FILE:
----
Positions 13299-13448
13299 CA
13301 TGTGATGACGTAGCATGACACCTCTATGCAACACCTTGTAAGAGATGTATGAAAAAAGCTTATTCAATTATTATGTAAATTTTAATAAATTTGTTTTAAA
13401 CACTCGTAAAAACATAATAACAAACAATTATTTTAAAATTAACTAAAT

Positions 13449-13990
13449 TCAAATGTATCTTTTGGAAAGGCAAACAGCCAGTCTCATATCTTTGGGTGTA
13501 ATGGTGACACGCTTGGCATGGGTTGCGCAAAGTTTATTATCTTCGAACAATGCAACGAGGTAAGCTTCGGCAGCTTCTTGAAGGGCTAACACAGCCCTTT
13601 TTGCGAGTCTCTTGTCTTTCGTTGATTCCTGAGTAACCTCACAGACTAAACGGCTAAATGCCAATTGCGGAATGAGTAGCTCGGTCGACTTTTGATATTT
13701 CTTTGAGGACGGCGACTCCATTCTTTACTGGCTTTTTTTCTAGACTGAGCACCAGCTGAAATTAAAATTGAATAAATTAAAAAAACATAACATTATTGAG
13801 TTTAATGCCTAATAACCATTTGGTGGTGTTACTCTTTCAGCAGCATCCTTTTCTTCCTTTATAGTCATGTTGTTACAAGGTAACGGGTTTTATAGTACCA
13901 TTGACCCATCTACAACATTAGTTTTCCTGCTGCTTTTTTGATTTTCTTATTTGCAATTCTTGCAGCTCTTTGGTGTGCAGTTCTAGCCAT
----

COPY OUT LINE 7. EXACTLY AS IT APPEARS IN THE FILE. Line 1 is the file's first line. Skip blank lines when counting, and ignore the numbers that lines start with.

13501 ATGGTGACACGCTTGGCATGGGTTGCGCAAAGTTTATTATCTTCGAACAATGCAACGAGGTAAGCTTCGGCAGCTTCTTGAAGGGCTAACACAGCCCTTT